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Posts Tagged ‘freedom’

 

 

 

In the movie,

that’s not being made,

the one I star in,

my character, who looks

exactly like me,

is mowing the lawn,

exactly like me,

only when I go

to put the lawnmower

away by the barn,

she just keeps walking,

pushing that red Toro

down the side of the highway,

oblivious to the drivers

who stare and honk.

And there’s no orchestra

swelling, just a single

bassoon with a dark,

warm reedy timbre.

There she goes,

in her flip flops

and sun hat,

obviously not ready

for what’s about to happen

and not caring a whit,

leaving in her wake

a trail of freshly cut weeds,

and the scent of spring grass,

her figure getting

smaller and smaller

on the horizon.

 

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Runoff

 

 

 

We are perhaps

like the plover

who made her nest

in the rocks

too close to the river’s

edge. The water

is rising rapidly.

We never

expected loss.

We almost

forgot that we

have wings.

 

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This morning when she pours the milk

into the child’s cup, she doesn’t stop.

She pours until the cup is full, until

it spills across the counter, ’til it spills

onto the floor. She pours and pours

until the kitchen is flooded in milk,

it is up to her knees, it is up to her waist,

it is dammed against the kitchen door,

which she opens, then she floats the creamy tide

into morning, riding atop the pearly tide.

With one hand, she waves at her neighbors,

with the other she continues to pour the milk.

She is surfing now through the streets of town,

past the bank, past the school, past the crowd

who has gathered to stare. “Oh,” they say,

with a shake of their heads, “she has really lost it

this time, bless her heart,” and they step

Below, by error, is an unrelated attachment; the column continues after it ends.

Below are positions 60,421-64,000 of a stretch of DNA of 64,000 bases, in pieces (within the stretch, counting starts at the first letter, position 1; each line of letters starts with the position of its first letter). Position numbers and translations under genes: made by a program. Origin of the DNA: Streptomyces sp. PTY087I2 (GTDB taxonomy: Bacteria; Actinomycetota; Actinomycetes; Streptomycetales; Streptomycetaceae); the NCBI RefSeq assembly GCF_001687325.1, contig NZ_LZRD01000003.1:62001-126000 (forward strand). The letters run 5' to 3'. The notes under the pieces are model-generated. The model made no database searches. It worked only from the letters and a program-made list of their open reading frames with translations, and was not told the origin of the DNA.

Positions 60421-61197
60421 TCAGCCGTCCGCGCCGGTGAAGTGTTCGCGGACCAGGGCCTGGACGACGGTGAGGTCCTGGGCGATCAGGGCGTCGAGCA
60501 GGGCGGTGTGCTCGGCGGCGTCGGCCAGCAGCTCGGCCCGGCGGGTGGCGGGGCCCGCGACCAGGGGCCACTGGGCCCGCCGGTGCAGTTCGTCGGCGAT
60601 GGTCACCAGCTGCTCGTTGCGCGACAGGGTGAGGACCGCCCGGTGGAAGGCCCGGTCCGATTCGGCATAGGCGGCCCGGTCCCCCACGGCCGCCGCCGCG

on the curb to keep their feet from getting wet,

and she smiles and blows them a one-handed kiss,

and with her other hand she pours and pours.

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This Very Here

And then came the day
when I knew to stop asking
to be anywhere else,
when somehow I no longer
believed any other garden
was better than this one,
when I wanted only
these weeds and this field.
There will come a day,
I am sure, when I forget.
But today, oh the freedom
of being utterly tethered
to this very here with no
other dream, no plan
for other plots, just
a song on my lips
that I sometimes know how
to sing and sometimes
have to hush to hear
how it goes.

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Love Bent the Bars

hiding in this cage
felt so safe until
I began to notice
what else
was hiding in this cage

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The sea lion swims in the glass-framed pond
with his eyes closed. Lap after lap, he barely
seems to move his great webbed feet, his smooth
gray body flexes and curves. I try to imagine his eyes
are closed in contentment, but that is such
an utterly human wish. It is human to wish—
to see what we want to see, to believe what we want
to believe. The sea lion swims in his cage
with his eyes closed. I can’t stop watching.

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It’s an Inside Job


Before we can be what we are meant to be, we must accept what we are not.
–Mark Nepo, The Book of Awakening , June 29

Bird in a cage
every day she drops the seeds
till beneath her
then all around her
a tangle of wild things.

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(though love be a day

and life be nothing,

it shall not stop kissing)

–e. e. cummings, Thy Fingers Make Early Flowers

 

Make me then a flower

that is unashamed of blooming.

And make me a river undammed.

Make me a leaf that surrenders to death

but surrenders even more in life.

And make me a dawn that keeps

unfolding, a book that has no last chapter,

a phone that rings only love.

Paint me rose and then unpaint me.

Make me the door that forgets

how to latch, and just in case,

make me the skeleton key.

Make me a black wing that gathers

the light and gathers the wind,

and make me the light as it breaks on the wing

and make me the homeless wind.

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One More Escape

I made a cage
out of my story—
love bent the bars

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It begins as a dark wing arcing up,
then cart wheeling high, swooping
down, then back up to a point before
diving as falcons do toward the earth
with great straightness, curving up
at the very last moment, in this case
before meeting the blue solid line, climbing
to intersect the first long arc,
then doubling back on its path.

The pencil wheels across the blank
page, it flies into another loop,
and another, pushes into a bow
and then bends, sweeps and circles again,
and the boy moves his hand, entranced
by the leaden record of its dance
as his thoughts appear on uneven horizons
until the whole page
is a flock of slender black wings
all of them rising at once,
that beating, that beating, his heart.

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